If ever there was a match that points a microscope on the mental challenges that competing in tennis ensures it was this match.
It spoke to the mess of applying what tennis psychology legend Dr Allen Fox calls“The #1 Rule of Tennis Success” that even the greatest tennis competitors can make:
Never Do Anything That Doesn’t Increase The Chance of Winning
It seems like this should be so simple right…
So why is it that even Serena Williams, the player who has successfully applied this rule at the highest level perhaps better than anyone in tennis history, so spectacularly failed to apply it in the final?
Well, as simple as it seems, the human condition combined with the nature of tennis means that what seems like it should be so straight forward is actually incredibly hard to do.
But Why Is This?
The basic reason is that losing is emotionally painful due to our brain’s inclination of interpreting a tennis math akin to a life and death...
When Marco Cecchinato was down 2 sets to 0 against Marius Copil and fighting for survival during a tight 3rdset in the 1stround of the French Open I wonder if he ever imagined, having never won a Grand Slam match, the possibility of what might lay ahead if he could find a way to scrape out a victory.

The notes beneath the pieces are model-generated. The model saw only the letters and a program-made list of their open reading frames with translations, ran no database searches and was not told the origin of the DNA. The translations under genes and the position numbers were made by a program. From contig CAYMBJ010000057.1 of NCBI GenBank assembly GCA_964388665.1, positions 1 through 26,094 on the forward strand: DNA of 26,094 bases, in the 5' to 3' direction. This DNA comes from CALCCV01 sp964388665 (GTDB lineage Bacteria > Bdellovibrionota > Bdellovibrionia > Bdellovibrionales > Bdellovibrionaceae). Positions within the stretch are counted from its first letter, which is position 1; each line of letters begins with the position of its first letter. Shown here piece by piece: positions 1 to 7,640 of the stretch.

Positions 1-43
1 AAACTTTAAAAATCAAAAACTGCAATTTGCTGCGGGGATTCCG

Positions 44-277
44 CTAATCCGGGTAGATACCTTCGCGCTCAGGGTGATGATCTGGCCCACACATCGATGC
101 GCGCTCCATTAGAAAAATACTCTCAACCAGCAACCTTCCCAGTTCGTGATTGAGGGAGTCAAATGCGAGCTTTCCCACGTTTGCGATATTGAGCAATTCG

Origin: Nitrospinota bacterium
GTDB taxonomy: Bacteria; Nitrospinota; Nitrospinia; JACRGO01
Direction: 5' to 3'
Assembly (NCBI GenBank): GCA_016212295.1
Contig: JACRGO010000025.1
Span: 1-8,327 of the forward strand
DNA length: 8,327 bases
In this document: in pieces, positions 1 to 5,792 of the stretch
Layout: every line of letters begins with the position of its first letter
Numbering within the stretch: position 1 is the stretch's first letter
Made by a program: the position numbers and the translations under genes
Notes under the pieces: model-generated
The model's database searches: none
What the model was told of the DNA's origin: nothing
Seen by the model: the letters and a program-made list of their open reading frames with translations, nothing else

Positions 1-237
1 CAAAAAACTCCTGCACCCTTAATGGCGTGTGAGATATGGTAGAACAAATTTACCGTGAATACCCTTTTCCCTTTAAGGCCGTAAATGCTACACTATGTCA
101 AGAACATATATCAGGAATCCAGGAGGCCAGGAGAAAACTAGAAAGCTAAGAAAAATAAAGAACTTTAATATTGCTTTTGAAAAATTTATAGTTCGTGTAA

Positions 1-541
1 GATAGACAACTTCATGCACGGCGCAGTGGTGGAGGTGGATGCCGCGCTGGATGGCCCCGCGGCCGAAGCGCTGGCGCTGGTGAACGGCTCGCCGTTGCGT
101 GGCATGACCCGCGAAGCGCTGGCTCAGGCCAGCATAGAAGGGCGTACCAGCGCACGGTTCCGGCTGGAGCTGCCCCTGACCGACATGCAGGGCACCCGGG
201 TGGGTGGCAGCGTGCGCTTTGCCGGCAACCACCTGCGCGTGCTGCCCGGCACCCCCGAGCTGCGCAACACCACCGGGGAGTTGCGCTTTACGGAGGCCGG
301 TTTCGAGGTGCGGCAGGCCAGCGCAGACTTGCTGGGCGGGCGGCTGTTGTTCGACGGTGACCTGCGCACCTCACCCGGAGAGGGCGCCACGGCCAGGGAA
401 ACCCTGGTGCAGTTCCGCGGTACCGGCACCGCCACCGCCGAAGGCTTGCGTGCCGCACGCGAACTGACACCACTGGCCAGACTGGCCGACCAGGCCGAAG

My guess is probably not…
But 9 days later, he is still standing as the 1stItalian man to make a Grand Slam semi-final since 1978 after defeating Novak Djokovic in another amazingly gutsy effort.
His life changing run is a strong reminder of an often overlooked keys to tennis success….
This key is that because of the one on one match play structure of tennis, how players compete on their worst days is often more important that what they do on their best.
So, in golf for example (unless in a match play tournament), players’ performance over 4 rounds in averaged out to decide the placings. This means that golfers can often survive a round where their...
During the 2018 clay court season, Rafael Nadal broke another amazing record, becoming the first male player to win 50 straight sets on any one surface. Consider that in his last 46 sets on clay before yesterday, no opponent had reached a tie-break against him and just once had someone achieved a 7-5 loss and his mind boggling run seems even more astonishing.
It got me reflecting on the mental attribute required to achieve such a feat and one stood out.
Andre Agassi described this attribute well in his book: ‘Open’. He said this about the difference between the great champions and the rest:
“The more you can be present on every point. I think that’s why you see great champions separate themselves at the end of a set or at the end of a match, because they are the ones that aren’t changing in their execution. They are not assigning a value to any one point more than another. It is about what they do...
And a classic case study for how in vital ways the field of sport psychology has set coaches, parents, and players up for failure when it comes to developing long-term mental toughness. But to understand why this is so, I need first to summarize the match and Federer’s experience of it.